Being invited to talk on ‘the Voice and Radio’ has prompted me – perhaps inevitably, given I’m an historian of broadcasting – to turn to radio’s earliest days as a mass medium. Going back to the 1920s, ’30s, and ’40s, we re-discover a vivid and urgent set of debates, both in Britain and America, about what was being done to our psyches by listening to disembodied voices – voices that we heard without us ever being able to see the persons to whom they belonged. These debates turned out to be central to a great deal of foundational work in both social psychology and media theory.
So they’re well worth re-visiting, not just to reconnect us, deliciously, with that wonderful moment when a medium is new and all sorts of hopes and fears are attached to it, but also to remind us that some of those questions exercising us most deeply today – questions we are wont to think of as entirely new – have already been chewed over by our forebears, such as:
- Can we judge a person by their voice?
- How good are we at resisting a person’s charms if his or her voice is in some way seductive?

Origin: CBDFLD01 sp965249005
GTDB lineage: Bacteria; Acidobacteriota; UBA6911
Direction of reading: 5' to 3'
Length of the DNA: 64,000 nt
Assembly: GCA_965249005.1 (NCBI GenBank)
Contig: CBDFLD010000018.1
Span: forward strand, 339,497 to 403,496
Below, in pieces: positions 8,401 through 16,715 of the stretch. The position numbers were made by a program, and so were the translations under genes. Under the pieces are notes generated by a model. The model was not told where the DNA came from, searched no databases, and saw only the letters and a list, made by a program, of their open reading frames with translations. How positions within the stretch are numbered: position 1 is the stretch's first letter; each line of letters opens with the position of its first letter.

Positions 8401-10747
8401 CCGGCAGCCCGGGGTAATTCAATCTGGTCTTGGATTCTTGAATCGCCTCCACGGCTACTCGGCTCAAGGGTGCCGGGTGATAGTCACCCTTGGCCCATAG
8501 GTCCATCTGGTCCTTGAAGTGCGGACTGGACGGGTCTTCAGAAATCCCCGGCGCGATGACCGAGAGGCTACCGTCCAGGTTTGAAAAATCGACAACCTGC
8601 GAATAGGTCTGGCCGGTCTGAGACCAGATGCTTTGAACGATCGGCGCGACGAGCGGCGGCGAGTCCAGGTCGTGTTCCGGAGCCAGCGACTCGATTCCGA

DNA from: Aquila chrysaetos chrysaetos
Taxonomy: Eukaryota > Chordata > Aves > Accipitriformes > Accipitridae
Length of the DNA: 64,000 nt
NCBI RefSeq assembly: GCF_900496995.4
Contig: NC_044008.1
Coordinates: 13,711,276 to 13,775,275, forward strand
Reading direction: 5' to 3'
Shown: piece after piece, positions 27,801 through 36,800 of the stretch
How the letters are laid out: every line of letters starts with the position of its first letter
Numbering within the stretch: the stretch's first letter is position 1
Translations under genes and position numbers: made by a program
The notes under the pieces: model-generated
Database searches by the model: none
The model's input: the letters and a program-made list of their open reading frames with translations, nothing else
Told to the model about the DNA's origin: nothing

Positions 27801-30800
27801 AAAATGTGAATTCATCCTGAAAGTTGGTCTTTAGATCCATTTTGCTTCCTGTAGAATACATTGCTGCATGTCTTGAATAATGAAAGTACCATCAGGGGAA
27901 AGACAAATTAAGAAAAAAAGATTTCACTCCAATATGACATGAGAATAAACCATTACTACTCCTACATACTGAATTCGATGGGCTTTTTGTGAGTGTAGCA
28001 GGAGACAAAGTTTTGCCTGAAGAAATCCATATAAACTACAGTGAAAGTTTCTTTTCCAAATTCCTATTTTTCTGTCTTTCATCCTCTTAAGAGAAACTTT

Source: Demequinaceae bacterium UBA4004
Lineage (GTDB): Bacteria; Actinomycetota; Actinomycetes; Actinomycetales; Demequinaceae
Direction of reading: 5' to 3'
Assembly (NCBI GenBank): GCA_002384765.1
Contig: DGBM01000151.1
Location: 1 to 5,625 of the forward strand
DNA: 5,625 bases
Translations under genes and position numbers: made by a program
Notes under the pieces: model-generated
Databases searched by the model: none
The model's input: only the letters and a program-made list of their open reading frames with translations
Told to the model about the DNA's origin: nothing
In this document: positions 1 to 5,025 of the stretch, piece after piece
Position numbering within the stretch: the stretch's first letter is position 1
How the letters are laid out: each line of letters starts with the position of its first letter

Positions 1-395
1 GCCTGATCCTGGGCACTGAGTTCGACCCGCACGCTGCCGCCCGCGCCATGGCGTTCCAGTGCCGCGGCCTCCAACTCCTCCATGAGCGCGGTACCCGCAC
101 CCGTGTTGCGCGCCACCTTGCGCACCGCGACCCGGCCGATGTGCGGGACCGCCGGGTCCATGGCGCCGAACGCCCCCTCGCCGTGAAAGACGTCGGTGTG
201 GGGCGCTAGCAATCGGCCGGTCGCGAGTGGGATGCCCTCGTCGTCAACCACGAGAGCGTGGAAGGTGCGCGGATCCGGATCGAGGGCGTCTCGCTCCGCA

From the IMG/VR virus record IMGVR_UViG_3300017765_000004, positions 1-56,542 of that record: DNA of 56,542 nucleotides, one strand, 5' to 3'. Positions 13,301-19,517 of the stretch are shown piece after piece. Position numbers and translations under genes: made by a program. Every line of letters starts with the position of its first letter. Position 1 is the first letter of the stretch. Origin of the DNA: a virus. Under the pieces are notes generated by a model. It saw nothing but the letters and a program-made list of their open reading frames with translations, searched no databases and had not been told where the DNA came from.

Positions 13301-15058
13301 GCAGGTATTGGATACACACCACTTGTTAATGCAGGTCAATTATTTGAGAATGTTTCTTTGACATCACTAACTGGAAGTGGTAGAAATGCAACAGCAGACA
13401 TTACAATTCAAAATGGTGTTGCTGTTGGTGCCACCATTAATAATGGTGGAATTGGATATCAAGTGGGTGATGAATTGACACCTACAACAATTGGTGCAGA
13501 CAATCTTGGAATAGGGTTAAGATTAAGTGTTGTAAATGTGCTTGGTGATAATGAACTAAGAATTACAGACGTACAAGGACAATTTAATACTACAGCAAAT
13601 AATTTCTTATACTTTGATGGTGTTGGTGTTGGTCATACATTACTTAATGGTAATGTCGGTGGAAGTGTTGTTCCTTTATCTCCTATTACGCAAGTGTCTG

- Are we, as listeners, able to penetrate the persona being projected – or will a speaker’s vocal trickery always trump us?
These are questions that have long been asked of the human voice. In the fourth century BC, Plato was already predicting that skilled oratory would send us down that slippery slope where style triumphs over content. But with the arrival of radio as a mass medium in the first half of the twentieth century, such anxieties were revived in intensified form. So, it should be added, were many utopian hopes. As the British magazine Vox pronounced excitedly in 1929, ‘Broadcasting is likely to effect the most tremendous change in human thought and action since the invention of printing’.